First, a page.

Bring a large pan of well-salted water to a rolling boil. Cook the pasta until al dente – frequently stirring and testing the pasta’s consistency. When cooked, drain and keep aside some of the precious starchy pasta water.

Meanwhile, flake the tinned salmon into the sauté pan with the peppers and other ingredients, mix well and allow it to warm through gently. Add the lemon juice and most of the chopped parsley, mix well. Turn off the heat and taste for to check for seasoning, adding salt and black pepper as required.

When the pasta is just ready, add it to the sauté pan with the sauce sauce. Add  1 tablespoon of olive oil and a little of the reserved pasta water to the sauce to loosen it up, and toss the pasta vigorously in the sauce to coat it thoroughly and evenly.

To serve, divide the pasta into four individual bowls. Scatter the remaining parsley and balsamic-coated almonds over each portion. Finish each serving with a trickle of olive oil and grinding of black pepper. Eat immediately, before it goes cold 🙂

Posted in Citrus, Fish, Food, Pasta, Recipes, vegetables | Leave a comment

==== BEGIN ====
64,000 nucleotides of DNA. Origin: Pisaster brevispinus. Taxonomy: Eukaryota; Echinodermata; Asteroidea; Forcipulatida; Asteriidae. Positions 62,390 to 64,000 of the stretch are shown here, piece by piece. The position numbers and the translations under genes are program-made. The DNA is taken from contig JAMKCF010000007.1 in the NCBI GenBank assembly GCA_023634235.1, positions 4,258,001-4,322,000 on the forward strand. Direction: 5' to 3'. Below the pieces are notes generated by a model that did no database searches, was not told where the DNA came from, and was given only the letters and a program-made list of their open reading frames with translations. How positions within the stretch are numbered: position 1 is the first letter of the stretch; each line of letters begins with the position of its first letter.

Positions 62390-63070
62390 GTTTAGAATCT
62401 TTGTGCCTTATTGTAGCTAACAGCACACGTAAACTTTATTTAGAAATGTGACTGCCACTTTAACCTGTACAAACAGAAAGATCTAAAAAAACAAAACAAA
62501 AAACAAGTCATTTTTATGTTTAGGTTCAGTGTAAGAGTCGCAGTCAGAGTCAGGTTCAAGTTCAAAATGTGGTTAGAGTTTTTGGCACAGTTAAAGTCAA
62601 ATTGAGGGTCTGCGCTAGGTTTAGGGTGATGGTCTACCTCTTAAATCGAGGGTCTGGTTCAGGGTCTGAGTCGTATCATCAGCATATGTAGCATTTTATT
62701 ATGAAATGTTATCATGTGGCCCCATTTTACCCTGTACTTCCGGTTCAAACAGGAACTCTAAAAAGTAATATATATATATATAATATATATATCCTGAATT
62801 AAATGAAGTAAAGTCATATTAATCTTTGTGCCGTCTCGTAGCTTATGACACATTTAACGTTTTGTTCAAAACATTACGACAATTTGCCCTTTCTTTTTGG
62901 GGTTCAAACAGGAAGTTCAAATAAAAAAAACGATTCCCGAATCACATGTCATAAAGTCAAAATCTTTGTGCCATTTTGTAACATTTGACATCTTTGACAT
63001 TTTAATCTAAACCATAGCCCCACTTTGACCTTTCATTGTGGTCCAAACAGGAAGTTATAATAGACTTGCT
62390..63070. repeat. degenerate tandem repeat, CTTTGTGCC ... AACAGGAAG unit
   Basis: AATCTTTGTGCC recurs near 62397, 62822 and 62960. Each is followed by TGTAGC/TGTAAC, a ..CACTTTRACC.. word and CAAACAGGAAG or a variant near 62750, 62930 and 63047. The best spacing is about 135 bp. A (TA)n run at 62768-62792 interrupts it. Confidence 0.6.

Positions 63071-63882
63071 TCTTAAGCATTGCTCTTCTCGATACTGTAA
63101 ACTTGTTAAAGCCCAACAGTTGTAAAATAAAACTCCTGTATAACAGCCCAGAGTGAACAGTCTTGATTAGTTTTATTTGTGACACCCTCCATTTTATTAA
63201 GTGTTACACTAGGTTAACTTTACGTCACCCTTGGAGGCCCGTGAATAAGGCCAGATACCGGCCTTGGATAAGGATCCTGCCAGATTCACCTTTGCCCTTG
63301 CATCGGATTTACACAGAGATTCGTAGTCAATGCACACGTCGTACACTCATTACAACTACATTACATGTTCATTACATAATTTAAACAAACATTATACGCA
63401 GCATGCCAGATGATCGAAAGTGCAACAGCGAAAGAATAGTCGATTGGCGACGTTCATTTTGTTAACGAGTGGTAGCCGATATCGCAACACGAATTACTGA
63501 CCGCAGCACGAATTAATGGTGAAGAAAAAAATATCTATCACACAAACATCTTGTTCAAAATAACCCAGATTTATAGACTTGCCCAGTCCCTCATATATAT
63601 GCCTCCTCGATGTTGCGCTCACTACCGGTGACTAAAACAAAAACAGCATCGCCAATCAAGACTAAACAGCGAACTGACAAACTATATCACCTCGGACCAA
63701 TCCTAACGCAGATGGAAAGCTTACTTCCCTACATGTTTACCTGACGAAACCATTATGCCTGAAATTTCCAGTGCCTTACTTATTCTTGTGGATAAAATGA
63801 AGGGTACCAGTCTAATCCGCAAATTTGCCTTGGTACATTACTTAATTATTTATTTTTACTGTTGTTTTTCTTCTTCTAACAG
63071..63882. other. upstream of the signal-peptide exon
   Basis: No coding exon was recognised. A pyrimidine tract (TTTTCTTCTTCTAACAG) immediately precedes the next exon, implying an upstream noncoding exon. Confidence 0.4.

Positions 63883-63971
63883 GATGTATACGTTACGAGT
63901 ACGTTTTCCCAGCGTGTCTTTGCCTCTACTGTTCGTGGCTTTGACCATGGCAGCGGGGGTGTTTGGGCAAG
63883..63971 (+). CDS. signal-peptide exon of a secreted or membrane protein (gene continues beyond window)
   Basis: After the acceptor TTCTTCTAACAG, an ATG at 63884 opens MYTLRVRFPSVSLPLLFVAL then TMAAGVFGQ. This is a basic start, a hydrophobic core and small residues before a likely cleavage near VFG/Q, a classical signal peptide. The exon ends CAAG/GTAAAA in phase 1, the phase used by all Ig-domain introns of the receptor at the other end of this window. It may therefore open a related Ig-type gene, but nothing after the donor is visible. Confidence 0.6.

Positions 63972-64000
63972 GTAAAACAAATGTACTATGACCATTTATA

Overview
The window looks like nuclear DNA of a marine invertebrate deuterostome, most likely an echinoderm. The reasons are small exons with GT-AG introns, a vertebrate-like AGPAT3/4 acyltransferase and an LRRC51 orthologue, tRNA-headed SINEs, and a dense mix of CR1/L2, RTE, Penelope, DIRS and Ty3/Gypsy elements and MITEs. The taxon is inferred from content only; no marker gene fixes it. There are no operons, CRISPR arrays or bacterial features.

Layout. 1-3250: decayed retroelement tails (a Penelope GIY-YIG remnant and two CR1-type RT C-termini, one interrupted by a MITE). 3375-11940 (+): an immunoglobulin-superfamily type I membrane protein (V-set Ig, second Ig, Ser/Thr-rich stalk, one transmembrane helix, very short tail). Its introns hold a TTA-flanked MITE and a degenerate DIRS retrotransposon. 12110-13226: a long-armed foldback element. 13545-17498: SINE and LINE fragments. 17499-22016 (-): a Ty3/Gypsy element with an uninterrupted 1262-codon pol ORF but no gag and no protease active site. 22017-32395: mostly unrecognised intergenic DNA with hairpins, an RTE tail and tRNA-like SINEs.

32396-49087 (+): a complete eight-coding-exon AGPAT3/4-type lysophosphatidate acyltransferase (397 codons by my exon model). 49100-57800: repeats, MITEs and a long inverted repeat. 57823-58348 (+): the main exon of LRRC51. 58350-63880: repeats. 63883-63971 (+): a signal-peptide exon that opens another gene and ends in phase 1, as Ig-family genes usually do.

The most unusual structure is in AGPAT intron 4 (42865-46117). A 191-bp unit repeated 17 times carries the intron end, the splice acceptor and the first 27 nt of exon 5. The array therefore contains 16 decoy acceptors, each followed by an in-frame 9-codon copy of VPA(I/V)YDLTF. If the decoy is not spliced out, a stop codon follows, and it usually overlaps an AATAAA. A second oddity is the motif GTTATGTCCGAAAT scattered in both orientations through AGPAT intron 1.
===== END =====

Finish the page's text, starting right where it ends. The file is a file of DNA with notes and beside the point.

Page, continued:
Pasta with hazelnut and orange pesto and chargrilled asparagus

Trofie al pesto di nocciole e arancia con asparagi alla griglia

Trofie al pesto (2)_Fotor

A trofie nest with nestling asparagus

Okay, so this one is a bit weird and wonderful. I’ve described the nutty sauce here as a ‘pesto’, because it’s prepared in a similar way and sounds quite intriguing. But really, we aren’t talking about ‘pesto’ here at all. You see, rather than the world-renowned pesto alla Genovese, with its pine nuts and intoxicatingly aromatic basil, this hazelnut-orange sauce owes much more to some of Liguria’s lesser known nut-based sauces. Tocco di noce, for instance, is a wonderful century-old sauce made with a mixture of ground skinned walnuts, garlic, breadcrumbs, Parmigiano-Reggiano and fresh marjoram. With its creamy texture and gentle bitterness, this nutty sauce makes a truly magnificent partner to pasta. The Ligurians traditionally use tocco di noce to cover their local herb-stuffed pansôti, and this produces a primo piatto so outrageously delicious that the mere thought of it makes me want to pack up and head for Genova.

Yet you’ll notice that it’s not walnuts, but hazelnuts, that are used in this recipe. You see I just can’t resist using hazelnuts at any possible opportunity. They have maintained a curious hold on me ever since I packed little baguettes plastered with nutella everyday for school. Eating my thickly-spread sandwiches always felt like a reliable moment of comfort and they were frankly the saviour of an otherwise lacklustre lunch box.